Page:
But the truth of the matter is that he still finds hard ground very uncomfortable, and I'll be curious to see how he feels once Winter sweeps in (next month? next week? tomorrow?) and freezes the ground.
I think it's safe to say that although our riding partnership is not at an end, he is definitely going to need to scale back the hard work in the future.
So where does that leave him? On the prowl for something productive to do. Because a Walker without work, is a Walker who needs a reality check.
Enter Walker's Careerpath 4.0 (because I consider WP, loping crossrails and "creative dressage" to be careers 1 through 3).
Walker is going to be a therapeutic riding horse.
My barn owner is really involved with therapeutic riding, and let me tell you, it is not just a pony ride. They do a ton of different exercises with the children to get them working on their motor skills as well as mental skills, etc. She is building a new facility on her property which will be 100% devoted to therapeutic riding.
This means she needs horses. And what kind of horses does she need? Bombproof ones.
She tells me that they do everything from walk across bridges, through obstacle courses, under things hung from the ceiling, throw basketballs at horses - you name it. But she also expects these children to work as hard as any rider. They follow the Canadian paraequestrian riding program and she teaches them dressage specifically.
But she also has one little boy who has limited capacity in one of his hands. She thinks he would benefit from a Western saddle and a horse that can neck rein, which her current English therapeutic riding horse cannot do without a meltdown.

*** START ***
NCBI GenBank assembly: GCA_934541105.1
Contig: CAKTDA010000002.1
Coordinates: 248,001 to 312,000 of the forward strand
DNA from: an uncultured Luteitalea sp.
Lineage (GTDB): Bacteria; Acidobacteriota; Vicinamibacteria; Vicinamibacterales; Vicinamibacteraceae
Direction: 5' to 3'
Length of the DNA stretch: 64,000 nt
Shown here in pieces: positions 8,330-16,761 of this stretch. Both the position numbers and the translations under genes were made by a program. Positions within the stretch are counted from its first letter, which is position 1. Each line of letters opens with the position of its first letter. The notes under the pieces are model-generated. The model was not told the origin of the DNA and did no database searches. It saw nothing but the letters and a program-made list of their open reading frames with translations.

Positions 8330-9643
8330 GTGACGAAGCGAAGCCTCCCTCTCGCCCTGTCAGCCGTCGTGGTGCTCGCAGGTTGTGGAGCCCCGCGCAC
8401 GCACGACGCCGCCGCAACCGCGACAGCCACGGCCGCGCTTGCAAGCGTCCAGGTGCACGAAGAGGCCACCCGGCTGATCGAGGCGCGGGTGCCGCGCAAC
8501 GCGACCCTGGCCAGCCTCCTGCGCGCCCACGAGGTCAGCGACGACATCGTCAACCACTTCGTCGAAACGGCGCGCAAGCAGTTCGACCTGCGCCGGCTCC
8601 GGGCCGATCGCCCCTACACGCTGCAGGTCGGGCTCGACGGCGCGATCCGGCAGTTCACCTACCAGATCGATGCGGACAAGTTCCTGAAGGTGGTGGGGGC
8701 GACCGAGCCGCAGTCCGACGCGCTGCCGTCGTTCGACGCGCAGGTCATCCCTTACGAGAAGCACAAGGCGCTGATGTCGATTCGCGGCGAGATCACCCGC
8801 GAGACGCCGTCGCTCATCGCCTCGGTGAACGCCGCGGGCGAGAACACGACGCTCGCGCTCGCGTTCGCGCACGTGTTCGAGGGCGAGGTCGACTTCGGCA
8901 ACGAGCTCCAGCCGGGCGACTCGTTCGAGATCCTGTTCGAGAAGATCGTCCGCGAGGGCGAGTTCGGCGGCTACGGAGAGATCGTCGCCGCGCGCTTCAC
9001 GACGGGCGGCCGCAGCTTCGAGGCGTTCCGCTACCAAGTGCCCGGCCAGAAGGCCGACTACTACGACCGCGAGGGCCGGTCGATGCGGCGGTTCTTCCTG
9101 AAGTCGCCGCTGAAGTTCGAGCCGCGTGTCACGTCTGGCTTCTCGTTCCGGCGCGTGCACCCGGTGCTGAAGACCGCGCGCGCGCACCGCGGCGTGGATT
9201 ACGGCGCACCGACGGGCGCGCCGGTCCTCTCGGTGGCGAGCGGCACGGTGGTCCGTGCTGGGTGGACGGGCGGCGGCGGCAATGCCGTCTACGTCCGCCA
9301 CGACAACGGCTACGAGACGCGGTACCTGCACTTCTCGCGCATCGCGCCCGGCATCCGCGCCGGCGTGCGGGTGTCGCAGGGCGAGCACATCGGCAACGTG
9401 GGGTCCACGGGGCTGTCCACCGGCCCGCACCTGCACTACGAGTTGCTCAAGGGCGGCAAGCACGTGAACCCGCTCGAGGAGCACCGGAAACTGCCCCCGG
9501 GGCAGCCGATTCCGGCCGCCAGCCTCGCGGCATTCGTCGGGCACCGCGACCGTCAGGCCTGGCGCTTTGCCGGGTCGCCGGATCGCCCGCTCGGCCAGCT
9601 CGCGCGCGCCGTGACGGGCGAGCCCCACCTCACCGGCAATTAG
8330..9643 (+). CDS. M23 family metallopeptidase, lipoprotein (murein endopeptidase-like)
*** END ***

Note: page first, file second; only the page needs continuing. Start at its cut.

Apparently, while I have been listening to her explanations of the program and contemplating Walker's potential use there, she has been thinking the same thing. She has been watching him and thinks that he just might be suitable.
- You could totally throw a basketball at him. You can walk him under, over, through, into anything. He is afraid of nothing. It's almost amazing how bombproof he is.
- He LOVES kids. And he has always been uncharacteristically well behaved around them. He can sense that he has to be gentle and so he is. Yesterday he was waiting for supper and saw a child playing across the street. The next thing I know, he is cantering across the pasture so he could stand on the other side of the fence and watch her. He loves kids because he loves to be adored.
- He is a Western horse who can neckrein. He is perfect for this kid who requires that. Besides that, he has an extremely easy jog which would make him an ideal candidate for teaching kids to trot (she has some kids who do rising trot!) but who are unable to ride a bouncier horse. And being the laziest beast on the planet, he will never run away with anyone.
The best part about it is that my barn owner makes sure to work closely with the horses to make sure that they are suitable for the activities they are asking of them, and if there are certain things they can't do, she just uses another horse. It would be a great opportunity to give Walker something to do and it is something that would not put much strain on his feet.
So he is going to have the Winter off as planned, and come Spring, if my barn owner still thinks that he is suitable, we may have a new adventure to discuss.